I think my love for the reuben first started in a class at CIA. In the Quantity Foods Production class, students prepare vast amounts of food (in technical terms, a shitload) to practice high-volume production and service. The class isn’t necessarily focused on new techniques or classical preparations, we made sandwiches, soups, burgers, tacos, things that were easy  pickups and would sell easily.  One day, I was on a station that was picking up… it. The reuben. At the time, I had never even heard of it, much less ever having tried it before. Our chef instructor, one of the best chefs and better teachers of my time at the CIA, was very insistent on people trying everything that was on the menu, especially if it was something they hadn’t had before. So I had the sandwich for our family meal. It was like nothing I had ever had before. As I’ve mentioned multiple (multiple) times, I love all things sandwich. Since I was a kid, it was always been my dream to open up a high-end sandwich shop. The reuben, beyond all else, became the sandwich to end all sandwiches. In a blog I wrote last year, I had to decide what I would request as my final meal if I were ever on death row. Accompanied by some childhood favorites,  the reuben was the star of the show. When I go to a restaurant, I almost can’t help myself if they have one on the menu, which has also led to many, many disappointing experiences. Since that first sandwich at school, I’ve always wanted to do the whole thing myself: bake bread, brine my own corned beef, the works. This week, I finally had my chance.

reuben

To start off my sandwich, and to count for this weeks theme, I had to make the corned beef. I made my brine using a homemade blend of pickling spices, sugar, kosher salt, and a bit of curing salt.Brisket is the traditional cut for corned beef, but with a lack of brisket at the store, Eye Round was the next best cut. After brining for five days, I vacuumed sealed the beef with carrots, celery, onion, and more of the pickling spice and sous vide it at 140F for about 30 hours. Various sources said the cooking time should be anywhere from 24 to 72 hours for that particular cut, with 30 hours seeming to be the most common. After taking it out of the water bath, I kind of wish that I had gone for just 24 hours. The beef was very tender and sliced well, but was a little bit dry. While the corned beef is all well and good, you have to have a base for the sandwich. I considered going out to a bakery and picking up a nice loaf of rye bread, but decided that if I was going all out with the beef, I had to bake my own bread too. After many unsuccessful attempts at bread recently, I was glad to see that this one came out perfectly. Dark rye loaf with caraway seeds and coarse salt. Awesome. I looked into a few different recipes for Thousand Island dressing, and found that the bottled stuff isn’t actually too far off from what you would make yourself. To keep in the deli spirit and also save myself a bit of time and hassle, I picked up a bottle of dressing, as well as some sauerkraut (I really don’t have a month or two to ferment my own). All that’s left was the making. I piled everything up high, as is customary in NYC, and griddled it to golden perfection. It was everything I could have hoped for. All the flavors I remember from that first sandwich back in school were there, but it was just… better. The caraway seeds made the bread spicy and herbaceous. The brining and slow cooking of the beef made the flavor unparalleled to the deli counter. The sauerkraut, swiss, and dressing were just the icing of the cake that is the Reuben. If you’ll excuse me, I’ll now be off to eat this sandwich until it kills me.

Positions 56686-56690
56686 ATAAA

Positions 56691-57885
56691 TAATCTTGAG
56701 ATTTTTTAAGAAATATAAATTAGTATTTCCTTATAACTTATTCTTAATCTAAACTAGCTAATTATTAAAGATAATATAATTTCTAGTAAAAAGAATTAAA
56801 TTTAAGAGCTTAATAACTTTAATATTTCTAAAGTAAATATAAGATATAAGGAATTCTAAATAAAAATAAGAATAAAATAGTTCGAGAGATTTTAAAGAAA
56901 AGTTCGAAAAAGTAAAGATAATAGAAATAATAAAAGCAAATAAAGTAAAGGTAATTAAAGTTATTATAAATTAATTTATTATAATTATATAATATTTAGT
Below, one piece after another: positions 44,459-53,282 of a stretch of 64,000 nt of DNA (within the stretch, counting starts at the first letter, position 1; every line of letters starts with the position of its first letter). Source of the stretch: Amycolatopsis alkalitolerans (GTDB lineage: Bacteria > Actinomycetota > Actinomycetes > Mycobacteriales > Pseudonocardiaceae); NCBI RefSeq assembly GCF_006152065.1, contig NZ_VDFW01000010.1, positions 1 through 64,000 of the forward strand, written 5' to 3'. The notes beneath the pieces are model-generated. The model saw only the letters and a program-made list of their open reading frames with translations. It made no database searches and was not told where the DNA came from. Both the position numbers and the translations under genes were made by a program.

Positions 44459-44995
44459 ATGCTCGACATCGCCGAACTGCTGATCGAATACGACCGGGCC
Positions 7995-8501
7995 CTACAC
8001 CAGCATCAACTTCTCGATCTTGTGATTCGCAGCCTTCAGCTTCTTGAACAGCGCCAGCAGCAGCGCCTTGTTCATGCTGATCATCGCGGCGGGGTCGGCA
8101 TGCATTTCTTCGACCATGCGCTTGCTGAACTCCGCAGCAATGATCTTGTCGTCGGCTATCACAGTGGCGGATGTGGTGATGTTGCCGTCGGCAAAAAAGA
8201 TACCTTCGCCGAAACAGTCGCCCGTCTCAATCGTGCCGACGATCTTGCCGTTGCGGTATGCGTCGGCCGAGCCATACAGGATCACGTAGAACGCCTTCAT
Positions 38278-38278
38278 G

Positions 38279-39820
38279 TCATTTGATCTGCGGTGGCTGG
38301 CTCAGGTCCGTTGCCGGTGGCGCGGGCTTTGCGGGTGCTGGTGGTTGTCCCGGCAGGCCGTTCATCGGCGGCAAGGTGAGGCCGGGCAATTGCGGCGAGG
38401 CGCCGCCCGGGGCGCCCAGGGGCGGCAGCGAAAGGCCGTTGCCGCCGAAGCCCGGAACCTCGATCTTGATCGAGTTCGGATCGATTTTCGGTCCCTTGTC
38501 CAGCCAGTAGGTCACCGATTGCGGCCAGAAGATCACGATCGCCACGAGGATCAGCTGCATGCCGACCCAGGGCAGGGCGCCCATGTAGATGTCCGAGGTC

Corned Beef Eye Round

  • Beef Eye Round, trimmed, 4lbs
  • Pickling Spice, 1/2 cup
  • Sugar, 1/2 cup
  • Kosher Salt, 1 1/2 cups
  • Instacure #2, 1 teaspoon
  • Cold Water, 1 gallon
  • Carrot, chopped, 1 each
  • Onion, sliced, 1/2 each
  • Celery Stalks, chopped, 2 each

Combine 1/4 cup pickling spice, sugar, salt, Instacure, and 1/2 gallon of water. Bring to a boil and simmer for 15 minutes. Add remaining cold water and chill to room temperature. Submerge beef in brine and allow to sit for 5 days, refrigerated. Remove beef from brine and *vacuum seal with remaining pickling spice and vegetables. Cook in a 140F water bath for 24 hours. Shock in an ice bath until completely cooled.

*Alternatively, simmer beef in water with carrot, celery, onion and pickling spice until tender, about 2 hours.

Reuben Assembly

  • Seeded Rye Bread, 2 slices
  • Thousand Island Dressing
  • Corned Beef, thinly sliced
  • Sauerkraut
  • Swiss or Emmentaler Cheese

Spread one side of each slice of bread with butter and invert. Spread inside of bread with Thousand Island dressing. Top with 2-3 ounces corned beef, sauerkraut, and swiss cheese. Top with bread. Griddle in a hot pan, under weight, or in a sandwich press until bread is toasted and cheese is melted.